Alfred Sommer, dean of the Johns Hopkins
Bloomberg School of Public
Health for 14 years, announced last week that he will
step down in September 2005 to return to research and
By then, he said, the time will have come for a new
dean, with lots of energy and new vision, to take the helm
of a school at the "top of its game."
The announcement comes at a time when the school has
just completed a massive 12-year effort to expand, renovate
and modernize its 78-year-old campus.
Sommer said he initially thought his term would be for
five years but discovered along the way that to "really
make a difference would take considerably longer." During
his tenure, he has overseen dramatic growth in the school's
facilities, research initiatives, educational programs and
"It has been a great privilege to serve as the dean of
this outstanding school. Heading up the oldest and widely
acknowledged premier institution in our field, has given me
the opportunity to speak up on a wide variety of important
health issues I otherwise would not have been in a position
to address," Sommer said. "And in working with faculty,
staff, students and supporters, we have blazed new
directions that now stand as benchmarks for other schools
of public health. The Bloomberg School set the model when
it was first founded, nearly 90 years ago. We've now given
other schools of public health a new bar to aim for."
Sommer, a 1973 graduate of the School of Public
Health, became the school's dean in 1990.
Among his many accomplishments, Sommer has forged
strong partnerships with all other JHU divisions, which
include an effort with the School of Medicine to devise a
national model for training clinical researchers, and
combined degree programs with both the School of Nursing
and School of Professional Studies in Business and
Education. He also has strengthened the school's approach
to the recruitment of new faculty, requiring extensive
national searches, a process that he said has "more than
paid off in the excellence, diversity and imagination of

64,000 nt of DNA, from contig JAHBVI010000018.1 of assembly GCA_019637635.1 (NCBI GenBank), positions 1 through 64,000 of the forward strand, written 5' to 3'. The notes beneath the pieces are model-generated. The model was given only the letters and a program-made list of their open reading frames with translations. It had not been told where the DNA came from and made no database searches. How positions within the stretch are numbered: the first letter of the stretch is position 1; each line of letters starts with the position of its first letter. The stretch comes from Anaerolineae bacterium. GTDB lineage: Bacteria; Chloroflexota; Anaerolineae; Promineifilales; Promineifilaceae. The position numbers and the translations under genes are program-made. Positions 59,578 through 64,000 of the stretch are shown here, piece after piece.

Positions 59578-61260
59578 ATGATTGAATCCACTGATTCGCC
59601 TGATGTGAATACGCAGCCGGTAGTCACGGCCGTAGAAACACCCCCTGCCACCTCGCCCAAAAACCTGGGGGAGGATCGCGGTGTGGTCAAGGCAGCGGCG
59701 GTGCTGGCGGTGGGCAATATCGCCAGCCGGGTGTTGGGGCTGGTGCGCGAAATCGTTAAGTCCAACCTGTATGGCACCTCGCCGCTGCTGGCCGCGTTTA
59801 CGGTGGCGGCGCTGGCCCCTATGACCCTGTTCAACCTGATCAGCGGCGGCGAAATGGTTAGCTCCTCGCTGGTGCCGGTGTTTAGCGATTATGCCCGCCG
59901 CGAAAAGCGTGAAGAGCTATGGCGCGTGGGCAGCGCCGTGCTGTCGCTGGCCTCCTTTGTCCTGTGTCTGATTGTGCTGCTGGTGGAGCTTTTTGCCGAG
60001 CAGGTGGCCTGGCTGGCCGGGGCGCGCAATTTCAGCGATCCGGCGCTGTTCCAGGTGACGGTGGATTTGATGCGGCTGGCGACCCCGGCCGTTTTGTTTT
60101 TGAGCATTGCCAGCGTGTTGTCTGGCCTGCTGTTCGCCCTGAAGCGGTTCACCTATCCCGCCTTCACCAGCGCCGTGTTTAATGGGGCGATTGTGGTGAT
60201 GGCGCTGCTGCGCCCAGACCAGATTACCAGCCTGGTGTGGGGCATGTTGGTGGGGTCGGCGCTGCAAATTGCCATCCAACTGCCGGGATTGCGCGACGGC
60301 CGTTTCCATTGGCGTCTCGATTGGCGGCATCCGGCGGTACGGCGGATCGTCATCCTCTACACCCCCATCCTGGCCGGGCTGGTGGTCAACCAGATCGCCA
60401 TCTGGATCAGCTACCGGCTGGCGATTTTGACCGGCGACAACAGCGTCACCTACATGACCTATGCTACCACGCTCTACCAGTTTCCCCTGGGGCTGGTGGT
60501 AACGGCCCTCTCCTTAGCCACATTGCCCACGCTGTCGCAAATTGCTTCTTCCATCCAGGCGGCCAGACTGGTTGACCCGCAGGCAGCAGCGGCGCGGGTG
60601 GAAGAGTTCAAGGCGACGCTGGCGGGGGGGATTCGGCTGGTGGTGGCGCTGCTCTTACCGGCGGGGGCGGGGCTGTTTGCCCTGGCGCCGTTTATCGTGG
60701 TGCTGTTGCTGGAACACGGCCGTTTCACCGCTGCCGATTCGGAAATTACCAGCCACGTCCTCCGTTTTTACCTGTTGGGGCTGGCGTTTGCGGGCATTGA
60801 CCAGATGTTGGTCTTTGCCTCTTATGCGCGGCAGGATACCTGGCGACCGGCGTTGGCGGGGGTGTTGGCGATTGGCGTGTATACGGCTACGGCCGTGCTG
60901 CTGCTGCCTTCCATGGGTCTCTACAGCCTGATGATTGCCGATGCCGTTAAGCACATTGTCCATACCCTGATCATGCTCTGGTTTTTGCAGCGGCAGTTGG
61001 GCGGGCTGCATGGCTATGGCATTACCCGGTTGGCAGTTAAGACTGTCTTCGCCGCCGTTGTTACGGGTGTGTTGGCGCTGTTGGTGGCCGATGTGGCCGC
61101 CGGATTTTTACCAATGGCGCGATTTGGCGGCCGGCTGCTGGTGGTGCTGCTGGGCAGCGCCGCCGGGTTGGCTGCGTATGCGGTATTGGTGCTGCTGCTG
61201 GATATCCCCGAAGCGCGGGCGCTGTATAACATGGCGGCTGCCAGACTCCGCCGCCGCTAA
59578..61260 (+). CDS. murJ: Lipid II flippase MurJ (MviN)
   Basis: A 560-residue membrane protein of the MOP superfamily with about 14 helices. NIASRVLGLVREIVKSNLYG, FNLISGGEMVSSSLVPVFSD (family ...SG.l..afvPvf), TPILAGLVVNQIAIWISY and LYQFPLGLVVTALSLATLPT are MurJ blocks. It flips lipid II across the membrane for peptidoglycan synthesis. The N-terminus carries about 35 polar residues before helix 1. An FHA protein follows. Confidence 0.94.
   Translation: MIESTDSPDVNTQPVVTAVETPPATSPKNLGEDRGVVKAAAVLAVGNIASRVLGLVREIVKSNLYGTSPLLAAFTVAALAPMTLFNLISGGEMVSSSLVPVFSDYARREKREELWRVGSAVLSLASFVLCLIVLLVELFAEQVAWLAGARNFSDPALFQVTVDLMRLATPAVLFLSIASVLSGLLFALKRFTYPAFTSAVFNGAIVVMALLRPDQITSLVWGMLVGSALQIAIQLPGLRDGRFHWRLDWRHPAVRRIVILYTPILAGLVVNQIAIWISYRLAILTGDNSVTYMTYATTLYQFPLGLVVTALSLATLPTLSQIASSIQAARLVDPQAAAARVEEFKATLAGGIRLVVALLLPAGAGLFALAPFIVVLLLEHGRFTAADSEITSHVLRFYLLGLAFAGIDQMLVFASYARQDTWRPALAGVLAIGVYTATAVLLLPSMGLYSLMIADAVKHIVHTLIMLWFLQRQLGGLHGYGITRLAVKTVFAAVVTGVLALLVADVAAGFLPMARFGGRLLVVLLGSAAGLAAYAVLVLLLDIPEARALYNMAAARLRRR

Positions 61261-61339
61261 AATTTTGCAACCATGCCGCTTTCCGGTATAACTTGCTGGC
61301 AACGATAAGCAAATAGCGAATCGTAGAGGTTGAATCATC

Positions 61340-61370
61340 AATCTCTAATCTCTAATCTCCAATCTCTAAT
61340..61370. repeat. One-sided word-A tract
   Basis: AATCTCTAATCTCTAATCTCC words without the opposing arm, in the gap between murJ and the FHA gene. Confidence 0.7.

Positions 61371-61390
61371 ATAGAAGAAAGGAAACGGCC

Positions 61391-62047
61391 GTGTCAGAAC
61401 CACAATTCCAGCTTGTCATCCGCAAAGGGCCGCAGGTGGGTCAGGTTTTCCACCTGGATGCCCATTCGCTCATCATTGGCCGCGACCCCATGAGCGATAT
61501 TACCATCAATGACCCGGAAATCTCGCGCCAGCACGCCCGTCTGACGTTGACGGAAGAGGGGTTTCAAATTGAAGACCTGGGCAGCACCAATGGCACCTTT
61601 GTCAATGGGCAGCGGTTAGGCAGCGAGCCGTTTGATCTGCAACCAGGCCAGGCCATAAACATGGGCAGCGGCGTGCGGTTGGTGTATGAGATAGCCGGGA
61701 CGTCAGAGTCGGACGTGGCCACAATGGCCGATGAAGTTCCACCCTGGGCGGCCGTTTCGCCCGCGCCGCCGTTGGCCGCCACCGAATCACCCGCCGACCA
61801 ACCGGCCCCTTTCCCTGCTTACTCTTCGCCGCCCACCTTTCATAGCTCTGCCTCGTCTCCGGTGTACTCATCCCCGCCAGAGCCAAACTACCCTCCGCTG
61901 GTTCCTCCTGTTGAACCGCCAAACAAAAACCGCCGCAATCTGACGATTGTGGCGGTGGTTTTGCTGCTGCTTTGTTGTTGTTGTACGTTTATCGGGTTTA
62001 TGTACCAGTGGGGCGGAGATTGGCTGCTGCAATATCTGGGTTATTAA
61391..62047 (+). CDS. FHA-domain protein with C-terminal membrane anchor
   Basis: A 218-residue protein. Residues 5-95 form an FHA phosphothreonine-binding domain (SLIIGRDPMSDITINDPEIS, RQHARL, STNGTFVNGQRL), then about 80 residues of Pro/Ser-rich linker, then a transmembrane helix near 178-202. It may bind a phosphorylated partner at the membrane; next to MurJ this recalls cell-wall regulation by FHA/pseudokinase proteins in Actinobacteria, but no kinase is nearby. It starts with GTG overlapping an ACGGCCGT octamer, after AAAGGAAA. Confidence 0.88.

those we've recruited."
The school, through his leadership, has also pioneered
many new educational programs, from a Web-based master's
training program to a repositioned doctorate of public
President William R. Brody said in a broadcast
statement to the university community last week that
Sommer's contributions go far beyond the school's physical
"As a researcher, his landmark work on vitamin A has
been credited with saving the lives of millions of
children. His pioneering research was recognized with the
Albert Lasker Award for Clinical Medical Research," Brody
said. "As dean, he has guided research and educational
initiatives that are making literally a world of
Sommer said that after stepping down from the dean's
position, he anticipates re-engaging in the same research
and teaching agenda that stimulated him before undertaking
his present administrative responsibilities. In addition to
his role as dean, Sommer is a professor of epidemiology,
international health and ophthalmology. His research
interests include outcomes assessment, child survival,
epidemiology of visual disorders, glaucoma, vitamin A
deficiency and blindness prevention strategies.
"I've tried to keep up in these areas while dean,
continuing to lecture around the world and actively
participate in international advisory boards and
committees, but with less time and more administration,
I've not been able to engage as deeply as I have in the
past," he said. "Once I step down, I am hopeful that I
Provost Steven Knapp said that Sommer's announcing his
departure some 16 months in advance will give the
university an opportunity to conduct a careful national
search for his successor.
"Al Sommer will be an extremely tough act to follow,"
Knapp said. "But he has left his school in such magnificent
shape that we should have no trouble attracting a leader
who will carry Dean Sommer's legacy into the future."